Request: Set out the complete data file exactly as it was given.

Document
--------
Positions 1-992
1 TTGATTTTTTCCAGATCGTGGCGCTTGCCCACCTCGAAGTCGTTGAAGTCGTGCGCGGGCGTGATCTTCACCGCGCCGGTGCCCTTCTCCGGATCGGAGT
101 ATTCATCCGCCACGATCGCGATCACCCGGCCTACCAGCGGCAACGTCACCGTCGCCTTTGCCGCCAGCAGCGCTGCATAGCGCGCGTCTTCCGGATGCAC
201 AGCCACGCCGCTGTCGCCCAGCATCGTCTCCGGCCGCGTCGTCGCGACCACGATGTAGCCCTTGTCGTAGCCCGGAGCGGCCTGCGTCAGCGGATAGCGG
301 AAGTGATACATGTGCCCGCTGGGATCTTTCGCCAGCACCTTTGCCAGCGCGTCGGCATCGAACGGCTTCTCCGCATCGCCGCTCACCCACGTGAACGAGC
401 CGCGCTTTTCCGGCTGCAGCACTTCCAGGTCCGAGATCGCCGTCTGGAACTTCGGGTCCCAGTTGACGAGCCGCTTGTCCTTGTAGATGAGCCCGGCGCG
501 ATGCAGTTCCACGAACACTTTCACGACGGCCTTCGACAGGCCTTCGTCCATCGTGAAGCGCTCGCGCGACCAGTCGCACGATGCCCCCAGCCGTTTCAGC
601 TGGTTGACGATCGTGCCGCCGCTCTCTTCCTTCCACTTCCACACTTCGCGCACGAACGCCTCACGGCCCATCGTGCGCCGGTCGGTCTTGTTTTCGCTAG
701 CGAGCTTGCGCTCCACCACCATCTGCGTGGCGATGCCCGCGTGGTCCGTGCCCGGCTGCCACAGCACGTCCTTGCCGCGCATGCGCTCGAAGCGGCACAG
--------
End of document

Positions 1-992
1 TTGATTTTTTCCAGATCGTGGCGCTTGCCCACCTCGAAGTCGTTGAAGTCGTGCGCGGGCGTGATCTTCACCGCGCCGGTGCCCTTCTCCGGATCGGAGT
101 ATTCATCCGCCACGATCGCGATCACCCGGCCTACCAGCGGCAACGTCACCGTCGCCTTTGCCGCCAGCAGCGCTGCATAGCGCGCGTCTTCCGGATGCAC
201 AGCCACGCCGCTGTCGCCCAGCATCGTCTCCGGCCGCGTCGTCGCGACCACGATGTAGCCCTTGTCGTAGCCCGGAGCGGCCTGCGTCAGCGGATAGCGG
301 AAGTGATACATGTGCCCGCTGGGATCTTTCGCCAGCACCTTTGCCAGCGCGTCGGCATCGAACGGCTTCTCCGCATCGCCGCTCACCCACGTGAACGAGC
401 CGCGCTTTTCCGGCTGCAGCACTTCCAGGTCCGAGATCGCCGTCTGGAACTTCGGGTCCCAGTTGACGAGCCGCTTGTCCTTGTAGATGAGCCCGGCGCG
501 ATGCAGTTCCACGAACACTTTCACGACGGCCTTCGACAGGCCTTCGTCCATCGTGAAGCGCTCGCGCGACCAGTCGCACGATGCCCCCAGCCGTTTCAGC
601 TGGTTGACGATCGTGCCGCCGCTCTCTTCCTTCCACTTCCACACTTCGCGCACGAACGCCTCACGGCCCATCGTGCGCCGGTCGGTCTTGTTTTCGCTAG
701 CGAGCTTGCGCTCCACCACCATCTGCGTGGCGATGCCCGCGTGGTCCGTGCCCGGCTGCCACAGCACGTCCTTGCCGCGCATGCGCTCGAAGCGGCACAG